The government has already eased the immigration process for skilled foreigners, to encourage the return to Russia of local scientists currently working abroad. But Russia still faces a shortage of the highly skilled professionals needed to implement ambitious state plans to shift the economy onto a more innovative footing.
“The inflow of foreign professionals to Russia is needed in order to gain experience and to create a ground for creativity of domestic scientists,” Medvedev said. “Therefore we are ready for unilateral automatic recognition of diplomas and degrees obtained in the world’s leading universities. Russia should become an attractive place for the world’s best minds.”
According to analysts from the Russo-German paper Russland-Aktuell, Russia’s lack of highly skilled young workers is most pronounced in industries such as information technologies, communications, management and the arts.
– University World News
March 6, 2011
Tajik Students in Egypt Stranded
Tajik authorities seemed to be in no rush to bring home the dozens of Tajik madrasah students who were trapped in Egypt in February and pleading with their embassy in Cairo to help them leave. This comes as a surprise considering Tajik authorities, including President Emomali Rahmon, have for months been urging parents to bring their children back from foreign madrasahs. Otherwise, he said, the children risk becoming terrorists.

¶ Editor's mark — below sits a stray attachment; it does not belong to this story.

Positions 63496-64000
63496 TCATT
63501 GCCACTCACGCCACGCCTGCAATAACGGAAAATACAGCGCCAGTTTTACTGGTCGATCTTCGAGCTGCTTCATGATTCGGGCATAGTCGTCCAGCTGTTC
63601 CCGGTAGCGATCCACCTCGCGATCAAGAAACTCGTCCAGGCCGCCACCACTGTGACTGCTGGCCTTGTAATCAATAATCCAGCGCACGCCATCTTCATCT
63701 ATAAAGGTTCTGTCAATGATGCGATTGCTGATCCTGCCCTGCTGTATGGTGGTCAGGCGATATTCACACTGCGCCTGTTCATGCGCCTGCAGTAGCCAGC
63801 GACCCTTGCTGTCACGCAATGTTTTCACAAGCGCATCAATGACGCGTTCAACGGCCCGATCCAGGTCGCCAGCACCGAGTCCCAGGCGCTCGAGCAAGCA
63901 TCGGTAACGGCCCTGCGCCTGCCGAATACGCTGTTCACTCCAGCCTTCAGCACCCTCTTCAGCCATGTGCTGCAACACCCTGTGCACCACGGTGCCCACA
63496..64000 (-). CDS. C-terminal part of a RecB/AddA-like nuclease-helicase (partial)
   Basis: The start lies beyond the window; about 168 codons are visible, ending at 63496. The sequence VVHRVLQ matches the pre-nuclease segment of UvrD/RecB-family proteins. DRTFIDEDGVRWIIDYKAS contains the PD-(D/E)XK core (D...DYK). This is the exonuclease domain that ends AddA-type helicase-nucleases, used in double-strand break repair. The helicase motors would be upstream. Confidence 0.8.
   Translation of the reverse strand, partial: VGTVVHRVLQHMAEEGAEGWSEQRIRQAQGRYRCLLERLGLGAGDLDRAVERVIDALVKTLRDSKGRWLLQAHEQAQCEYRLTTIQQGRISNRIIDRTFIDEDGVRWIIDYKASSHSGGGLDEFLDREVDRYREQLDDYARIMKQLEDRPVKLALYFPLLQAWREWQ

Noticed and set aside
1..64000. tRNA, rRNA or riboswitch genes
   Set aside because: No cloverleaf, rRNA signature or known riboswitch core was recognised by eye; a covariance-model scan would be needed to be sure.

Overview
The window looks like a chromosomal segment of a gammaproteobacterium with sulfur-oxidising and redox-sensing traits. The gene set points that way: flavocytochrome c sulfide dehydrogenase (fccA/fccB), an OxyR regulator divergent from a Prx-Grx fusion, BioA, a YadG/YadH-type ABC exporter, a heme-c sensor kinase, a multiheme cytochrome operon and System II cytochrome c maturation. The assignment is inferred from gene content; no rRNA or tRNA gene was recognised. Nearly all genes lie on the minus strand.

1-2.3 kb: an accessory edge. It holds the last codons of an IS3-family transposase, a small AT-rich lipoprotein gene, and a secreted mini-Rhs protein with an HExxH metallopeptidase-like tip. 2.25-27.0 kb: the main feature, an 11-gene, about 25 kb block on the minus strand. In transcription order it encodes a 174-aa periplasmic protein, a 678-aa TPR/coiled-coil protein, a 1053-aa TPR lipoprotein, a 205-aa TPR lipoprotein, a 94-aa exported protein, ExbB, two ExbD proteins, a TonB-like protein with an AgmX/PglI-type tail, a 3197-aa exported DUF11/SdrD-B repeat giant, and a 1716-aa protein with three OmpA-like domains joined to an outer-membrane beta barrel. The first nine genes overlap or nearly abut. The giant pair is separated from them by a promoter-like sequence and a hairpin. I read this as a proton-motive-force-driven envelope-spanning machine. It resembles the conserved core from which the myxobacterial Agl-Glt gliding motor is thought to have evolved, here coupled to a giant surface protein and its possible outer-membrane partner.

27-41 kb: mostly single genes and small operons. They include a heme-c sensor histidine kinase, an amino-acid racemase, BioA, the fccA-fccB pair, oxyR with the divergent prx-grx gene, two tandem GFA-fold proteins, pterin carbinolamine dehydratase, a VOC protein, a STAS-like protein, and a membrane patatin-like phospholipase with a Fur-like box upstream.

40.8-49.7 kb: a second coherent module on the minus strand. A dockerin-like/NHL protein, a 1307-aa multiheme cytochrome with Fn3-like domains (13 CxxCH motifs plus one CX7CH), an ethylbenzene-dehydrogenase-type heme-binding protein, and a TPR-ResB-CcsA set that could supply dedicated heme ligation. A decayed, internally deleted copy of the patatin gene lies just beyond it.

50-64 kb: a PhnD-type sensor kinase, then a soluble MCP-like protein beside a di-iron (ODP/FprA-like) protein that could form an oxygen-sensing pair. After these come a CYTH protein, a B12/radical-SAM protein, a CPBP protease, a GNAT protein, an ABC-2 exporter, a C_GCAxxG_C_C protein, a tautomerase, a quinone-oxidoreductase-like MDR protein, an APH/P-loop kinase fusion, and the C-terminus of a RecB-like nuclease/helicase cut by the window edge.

Diplomats in Cairo said that since antigovernment protests in Egypt began in January, some 100 Tajik students had told the embassy they were willing to go home. But the authorities reportedly remained unmoved throughout the turmoil.
February 9, 2011
Government Tightens Control Over Secondary and University Students
Turkmen authorities tightened their control over Turkmenistan’s secondary schools and universities in February, RFE/RL’s Turkmen Service reports. Secondary school teachers are now required to be at work from 8 a.m. until 4 p.m. each school day regardless of their class hours. University students are not to leave the university premises before 6 p.m. Those who live in dormitories must be in bed before 11 p.m. and are not permitted to do their homework after that time.
No reason for the new measures was given. It is unclear whether they are political, possibly in response to the uprisings in Tunisia, Egypt, and Libya, or intended to prevent the repetition of recent campus violence. In February, a violent incident at the Ashgabat Polytechnic Institute led to a female student from the institute being killed and a second injured after a party involving three male and three female students.
Turkmen President Gurbanguly Berdymukhammedov sacked the deputy prime minister responsible for science and education along with several senior members of the institute’s staff after the incident. Students at Turkmen colleges and universities are not allowed to appear in foreign media, leave the country on vacation, drive a car, or use mobile phones on university premises.
February 26, 2011